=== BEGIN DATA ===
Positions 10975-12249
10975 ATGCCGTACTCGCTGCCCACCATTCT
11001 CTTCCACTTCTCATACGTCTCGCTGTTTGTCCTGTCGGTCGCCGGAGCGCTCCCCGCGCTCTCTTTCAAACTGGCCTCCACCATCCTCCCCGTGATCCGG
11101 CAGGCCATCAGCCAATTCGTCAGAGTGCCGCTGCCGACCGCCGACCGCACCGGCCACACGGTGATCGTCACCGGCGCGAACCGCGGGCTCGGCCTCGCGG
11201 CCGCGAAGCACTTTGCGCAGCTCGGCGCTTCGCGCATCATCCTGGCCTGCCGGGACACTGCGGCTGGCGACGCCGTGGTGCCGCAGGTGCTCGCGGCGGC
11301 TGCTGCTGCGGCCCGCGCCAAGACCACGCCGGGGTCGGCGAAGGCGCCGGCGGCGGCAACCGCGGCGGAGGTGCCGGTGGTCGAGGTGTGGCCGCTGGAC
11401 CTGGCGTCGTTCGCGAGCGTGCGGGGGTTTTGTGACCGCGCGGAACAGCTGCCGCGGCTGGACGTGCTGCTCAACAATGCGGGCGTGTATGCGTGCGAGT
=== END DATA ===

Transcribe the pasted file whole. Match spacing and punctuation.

Positions 10975-12249
10975 ATGCCGTACTCGCTGCCCACCATTCT
11001 CTTCCACTTCTCATACGTCTCGCTGTTTGTCCTGTCGGTCGCCGGAGCGCTCCCCGCGCTCTCTTTCAAACTGGCCTCCACCATCCTCCCCGTGATCCGG
11101 CAGGCCATCAGCCAATTCGTCAGAGTGCCGCTGCCGACCGCCGACCGCACCGGCCACACGGTGATCGTCACCGGCGCGAACCGCGGGCTCGGCCTCGCGG
11201 CCGCGAAGCACTTTGCGCAGCTCGGCGCTTCGCGCATCATCCTGGCCTGCCGGGACACTGCGGCTGGCGACGCCGTGGTGCCGCAGGTGCTCGCGGCGGC
11301 TGCTGCTGCGGCCCGCGCCAAGACCACGCCGGGGTCGGCGAAGGCGCCGGCGGCGGCAACCGCGGCGGAGGTGCCGGTGGTCGAGGTGTGGCCGCTGGAC
11401 CTGGCGTCGTTCGCGAGCGTGCGGGGGTTTTGTGACCGCGCGGAACAGCTGCCGCGGCTGGACGTGCTGCTCAACAATGCGGGCGTGTATGCGTGCGAGT